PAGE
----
Feel-Good Hormones - They Impact Your Mood, Mind, & Body


Your body's chemical messengers, hormones, are secreted by glands and flow throughout your bloodstream. These hormones then target the various tissues and organs within your body, regulating everything from your body's functions to how you feel each day.

Hormones are broken down into subcategories, one of which is known as "feel-good hormones" due to their ability to produce happy and occasional euphoric feelings. Four feel-good hormones exist - serotonin, Dopamine, Oxytocin, and endorphins.

  • Serotonin

You experience the effects of serotonin when you feel joyful and generally at ease regarding life. Serotonin is the critical element for improved moods and various other functions. Not only can serotonin fight off depression, but it may also induce euphoric feelings.

Where does Serotonin production occur?

Serotonin is produced in a centralized region of the brainstem, which then takes effect on various other areas of the brain that influence a multitude of functions and behaviors, such as:

  • Fear
  • The stress response
  • Memory
  • Addiction
  • Digestion
  • Sexuality
  • Breathing
  • Sleep
  • Body temperature

  • Dopamine

Experiencing pleasure as part of the reward system within the brain is directly attributed to Dopamine. A Dopamine release, or "rush," can be triggered by various scenarios - exercising, shopping sprees, and indulging in junk food.

Dopamine also functions in parallel with reinforcement. That's why it's hard to resist further temptation when eating just one donut or buying a product on sale. However, Dopamine is also rooted in a much darker truth; it is the overwhelming reward people experience during substance abuse such as meth or heroin, leading them to addiction.

Dopamine is also crucial in the function of:

  • Mood
  • Heart rate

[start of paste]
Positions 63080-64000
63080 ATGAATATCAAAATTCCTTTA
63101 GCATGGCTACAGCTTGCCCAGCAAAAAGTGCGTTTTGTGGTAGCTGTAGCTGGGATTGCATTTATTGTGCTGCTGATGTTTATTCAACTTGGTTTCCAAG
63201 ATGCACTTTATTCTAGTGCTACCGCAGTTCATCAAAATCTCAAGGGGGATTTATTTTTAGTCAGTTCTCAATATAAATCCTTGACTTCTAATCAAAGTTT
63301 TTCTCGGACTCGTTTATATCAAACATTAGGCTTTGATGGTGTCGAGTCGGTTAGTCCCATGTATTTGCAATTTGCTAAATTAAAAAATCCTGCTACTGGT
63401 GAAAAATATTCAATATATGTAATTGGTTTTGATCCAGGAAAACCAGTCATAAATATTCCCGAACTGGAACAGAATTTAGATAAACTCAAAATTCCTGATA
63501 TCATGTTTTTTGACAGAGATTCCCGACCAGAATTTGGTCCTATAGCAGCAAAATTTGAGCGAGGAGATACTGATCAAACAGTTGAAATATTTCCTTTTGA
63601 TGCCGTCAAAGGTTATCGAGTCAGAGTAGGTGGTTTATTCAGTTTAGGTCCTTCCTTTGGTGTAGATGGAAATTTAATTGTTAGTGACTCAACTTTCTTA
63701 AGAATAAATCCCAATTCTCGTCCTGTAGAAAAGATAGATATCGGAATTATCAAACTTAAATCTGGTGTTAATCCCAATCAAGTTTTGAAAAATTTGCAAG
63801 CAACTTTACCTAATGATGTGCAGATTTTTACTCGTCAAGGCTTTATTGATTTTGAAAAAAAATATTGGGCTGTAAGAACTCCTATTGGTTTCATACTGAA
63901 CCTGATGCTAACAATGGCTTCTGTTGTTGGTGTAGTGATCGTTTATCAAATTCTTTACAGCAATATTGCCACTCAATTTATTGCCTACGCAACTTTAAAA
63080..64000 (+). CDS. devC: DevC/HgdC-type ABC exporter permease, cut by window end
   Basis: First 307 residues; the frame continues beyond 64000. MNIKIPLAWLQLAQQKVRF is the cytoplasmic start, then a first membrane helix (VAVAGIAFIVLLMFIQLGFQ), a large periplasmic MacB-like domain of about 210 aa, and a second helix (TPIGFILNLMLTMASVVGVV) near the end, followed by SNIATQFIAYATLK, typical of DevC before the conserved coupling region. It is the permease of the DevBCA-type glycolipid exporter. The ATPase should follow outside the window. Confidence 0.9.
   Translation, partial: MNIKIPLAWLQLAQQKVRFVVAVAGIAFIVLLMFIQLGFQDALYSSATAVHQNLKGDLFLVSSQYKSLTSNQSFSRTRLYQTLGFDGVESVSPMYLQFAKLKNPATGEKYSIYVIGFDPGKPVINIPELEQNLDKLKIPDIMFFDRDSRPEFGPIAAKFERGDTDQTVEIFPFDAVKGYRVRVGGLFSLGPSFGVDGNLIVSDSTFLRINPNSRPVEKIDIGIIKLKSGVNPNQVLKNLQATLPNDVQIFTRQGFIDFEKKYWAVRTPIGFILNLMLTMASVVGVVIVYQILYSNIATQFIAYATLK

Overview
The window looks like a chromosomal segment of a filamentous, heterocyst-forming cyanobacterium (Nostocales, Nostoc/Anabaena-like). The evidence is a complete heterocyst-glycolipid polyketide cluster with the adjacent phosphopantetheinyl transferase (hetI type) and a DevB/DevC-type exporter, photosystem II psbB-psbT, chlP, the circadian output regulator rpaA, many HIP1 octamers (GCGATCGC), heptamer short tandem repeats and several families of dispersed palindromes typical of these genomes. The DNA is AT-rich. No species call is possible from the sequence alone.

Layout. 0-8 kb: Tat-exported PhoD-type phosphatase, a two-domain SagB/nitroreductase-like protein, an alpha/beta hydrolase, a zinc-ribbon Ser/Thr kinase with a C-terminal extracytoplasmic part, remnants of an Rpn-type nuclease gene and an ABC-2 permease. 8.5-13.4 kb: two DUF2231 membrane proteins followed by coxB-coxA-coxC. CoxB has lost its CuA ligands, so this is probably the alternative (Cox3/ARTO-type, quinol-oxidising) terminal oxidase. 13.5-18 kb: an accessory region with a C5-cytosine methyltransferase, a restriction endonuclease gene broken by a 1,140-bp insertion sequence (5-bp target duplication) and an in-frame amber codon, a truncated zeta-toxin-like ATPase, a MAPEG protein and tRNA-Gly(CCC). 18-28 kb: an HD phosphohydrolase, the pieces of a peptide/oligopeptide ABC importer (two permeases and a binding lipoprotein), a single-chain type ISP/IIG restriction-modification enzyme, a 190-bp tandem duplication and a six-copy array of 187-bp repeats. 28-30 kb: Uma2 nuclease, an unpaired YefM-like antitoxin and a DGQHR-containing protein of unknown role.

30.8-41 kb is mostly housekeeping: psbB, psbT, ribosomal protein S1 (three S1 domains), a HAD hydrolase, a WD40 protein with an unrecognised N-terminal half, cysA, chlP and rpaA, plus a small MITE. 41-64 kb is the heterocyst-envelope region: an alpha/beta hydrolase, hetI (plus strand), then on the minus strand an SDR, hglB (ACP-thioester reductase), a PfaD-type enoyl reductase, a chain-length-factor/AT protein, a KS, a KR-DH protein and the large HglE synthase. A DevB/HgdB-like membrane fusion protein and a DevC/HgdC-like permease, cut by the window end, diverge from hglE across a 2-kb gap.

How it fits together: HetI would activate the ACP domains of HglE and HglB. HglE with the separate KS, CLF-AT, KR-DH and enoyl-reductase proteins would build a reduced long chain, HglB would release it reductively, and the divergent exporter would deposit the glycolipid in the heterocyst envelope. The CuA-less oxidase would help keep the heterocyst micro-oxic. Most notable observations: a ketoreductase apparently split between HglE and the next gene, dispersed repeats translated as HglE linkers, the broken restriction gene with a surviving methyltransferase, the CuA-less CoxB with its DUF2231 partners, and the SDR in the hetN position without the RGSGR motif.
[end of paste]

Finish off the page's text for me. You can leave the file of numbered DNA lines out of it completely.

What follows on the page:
• Mobility
  • Learning and attention
  • Blood vessel function
  • Kidney function
  • Pain processing
  • Sleep
  • Lactation

Where does Dopamine production occur?

Dopamine production takes place in a two-step process thanks to neurons within the base of the brain. First, tyrosine, an amino acid, is converted into a secondary amino acid called L-dopa. Enzymes then convert L-dopa into Dopamine.

  • Oxytocin

The primary role of Oxytocin is to facilitate childbirth, a key reason why it's nicknamed the "love drug" or "love hormone." Not only does it stimulate uterus muscle contraction, it further increases these contractions by encouraging prostaglandin production. As a result, women experiencing slow labor may be given Oxytocin for a quicker delivery. In addition, after a baby is born, Oxytocin assists in moving milk from breast ducts to the nipple, fostering a mother and baby bond.

Where does Oxytocin production occur?

The hypothalamus produces Oxytocin, which the pituitary gland then releases into the bloodstream.

  • Endorphins

Thanks to Endorphins, our bodies are capable of naturally easing pain. These hormones' names derive from the term "endogenous morphine." Endogenous" refers to their production within our bodies. Morphine is an opiate painkiller whose actions have similar effects.

The most prominently studied Endorphin is beta-endorphin, linked to the "runner's high." Endorphins are also released during laughter, physical intimacy, and delicious food.

Where does Endorphin production occur?

The hypothalamus and pituitary gland release Endorphins as a response to physical pain or stress. Pain relief and an overall sense of well-being happen from this group of peptide hormones.